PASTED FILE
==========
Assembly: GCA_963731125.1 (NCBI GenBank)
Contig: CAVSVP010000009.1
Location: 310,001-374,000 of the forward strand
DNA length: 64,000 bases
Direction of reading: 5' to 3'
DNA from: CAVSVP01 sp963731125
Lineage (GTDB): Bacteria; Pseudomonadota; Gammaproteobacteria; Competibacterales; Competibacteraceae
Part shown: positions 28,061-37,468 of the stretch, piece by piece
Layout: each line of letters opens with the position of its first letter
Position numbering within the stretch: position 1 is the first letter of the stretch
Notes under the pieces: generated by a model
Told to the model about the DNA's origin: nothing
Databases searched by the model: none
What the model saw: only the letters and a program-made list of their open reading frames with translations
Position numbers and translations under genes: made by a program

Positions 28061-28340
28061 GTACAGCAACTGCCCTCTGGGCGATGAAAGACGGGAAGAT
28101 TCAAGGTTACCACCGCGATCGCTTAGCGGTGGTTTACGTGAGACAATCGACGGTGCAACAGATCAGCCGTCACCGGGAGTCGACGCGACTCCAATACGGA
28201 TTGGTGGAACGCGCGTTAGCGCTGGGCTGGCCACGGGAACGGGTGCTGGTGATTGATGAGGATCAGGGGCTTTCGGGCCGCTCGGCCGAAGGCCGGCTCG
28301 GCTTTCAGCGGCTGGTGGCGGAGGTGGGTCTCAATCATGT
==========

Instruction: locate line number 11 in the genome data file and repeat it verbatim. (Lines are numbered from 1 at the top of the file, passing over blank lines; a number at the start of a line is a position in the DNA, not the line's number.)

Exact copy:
Notes under the pieces: generated by a model